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Dec. 19, 1948 (Rangers vs. Montreal Canadiens)
FINAL GAME WITH RANGERS
March 16, 1952 (Rangers vs. Toronto Maple Leafs)
MAJOR NHL AWARDS/ACHIEVEMENTS WITH RANGERS
Hockey Hall of Fame — Inducted 1982
Lester Patrick Trophy — 1982
Most games coached — 654 (1965-1975)
Most coaching victories — 342 (1965-1975)
Best career regular-season winning percentage — .602 (1965-1975)
Most playoff games coached — 75 (1967 to 1975)
Most playoff coaching victories — 34 (1967 to 1975)
RANGERS COACHING STATISTICS
Head coach — 1965-1968, 1969-1973, 1974-75
Career regular-season record — 342-209-103
Career postseason record — 34-41
RANGERS ORGANIZATION STATISTICS
Minor-league games: 291
Minor-league teams: New Haven (AHL) 1948-1950; Cincinnati (AHL) 1950-1952; Vancouver (WHL) 1952-53
Nickname: The Cat
Full Name: Emile Percy Francis
Uniform Numbers: 1, 16
Retired from pro hockey as player: 1960
Few individuals have meant as much to the New York Rangers` history as Emile "The Cat" Francis.
As a player, he was a typical backup goaltender, playing 22 games over four seasons. But his connection to the Blueshirts hardly ended there, because it was in his second tour of duty — as head coach and general manager — that Francis became the stuff of legend and ensured his berth in the Hockey Hall of Fame.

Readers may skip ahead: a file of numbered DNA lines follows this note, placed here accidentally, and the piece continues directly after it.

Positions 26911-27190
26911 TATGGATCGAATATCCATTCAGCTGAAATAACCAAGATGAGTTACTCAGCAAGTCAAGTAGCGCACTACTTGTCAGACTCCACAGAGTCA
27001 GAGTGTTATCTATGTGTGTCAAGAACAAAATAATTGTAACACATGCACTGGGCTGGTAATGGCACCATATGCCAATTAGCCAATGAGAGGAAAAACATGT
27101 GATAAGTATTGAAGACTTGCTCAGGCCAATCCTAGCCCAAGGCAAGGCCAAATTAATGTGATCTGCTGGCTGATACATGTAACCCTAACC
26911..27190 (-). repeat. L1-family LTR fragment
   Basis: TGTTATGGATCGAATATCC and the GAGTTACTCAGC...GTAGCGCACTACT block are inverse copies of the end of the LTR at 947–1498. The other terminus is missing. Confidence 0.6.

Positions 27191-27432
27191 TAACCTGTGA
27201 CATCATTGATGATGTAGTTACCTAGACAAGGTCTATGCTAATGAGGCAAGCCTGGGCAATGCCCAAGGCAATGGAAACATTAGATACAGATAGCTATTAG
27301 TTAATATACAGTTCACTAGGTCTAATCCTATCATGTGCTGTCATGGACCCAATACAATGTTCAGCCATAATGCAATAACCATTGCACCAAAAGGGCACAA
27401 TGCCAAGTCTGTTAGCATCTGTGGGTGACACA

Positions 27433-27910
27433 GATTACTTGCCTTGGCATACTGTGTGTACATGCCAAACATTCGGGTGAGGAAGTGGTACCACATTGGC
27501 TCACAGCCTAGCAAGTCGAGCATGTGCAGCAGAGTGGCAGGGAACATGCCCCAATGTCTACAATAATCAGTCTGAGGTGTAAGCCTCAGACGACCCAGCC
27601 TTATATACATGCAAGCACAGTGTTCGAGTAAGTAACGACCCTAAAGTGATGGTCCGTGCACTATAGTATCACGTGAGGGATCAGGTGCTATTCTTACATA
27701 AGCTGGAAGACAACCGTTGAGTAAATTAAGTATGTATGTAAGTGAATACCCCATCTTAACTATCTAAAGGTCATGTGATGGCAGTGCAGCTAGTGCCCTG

Traded away from the Rangers organization in 1953, Francis went on to play seven more years of pro hockey before retiring in 1960. By 1961, he was back in the Rangers family, spending two years as head coach of the franchise`s junior team in Guelph, Ontario. He left hockey temporarily to manage pro baseball teams in Western Canada, and that management experience paid off on Oct. 30, 1964, when he was brought back to New York as the Rangers` general manager.
On Dec. 5, 1965, Francis added the title of head coach. He would stay behind the Rangers` bench for most of the next 10 seasons. He briefly yielded the role to Bernie Geoffrion in 1968 and again to Larry Popein in 1973, but always found himself returning to the job until he gave it to Ron Stewart in 1975.
The holder of every major Rangers career coaching record, Francis enjoyed his best season in 1971-72, when he guided the Blueshirts to their first Stanley Cup Finals appearance in 22 years.
After leaving the organization in 1976, Francis went on to serve as general manager for the St. Louis Blues and Hartford Whalers. His son Bobby, who grew up in New York, followed in his footsteps as an NHL head coach.
º Alumni Spotlight
º A History of the New York Rangers
º Hall of Fame Goaltenders
º Rangers in the Hall of Fame
º Rangers NHL Award Winners
º Coaches` Records
º Rangers Management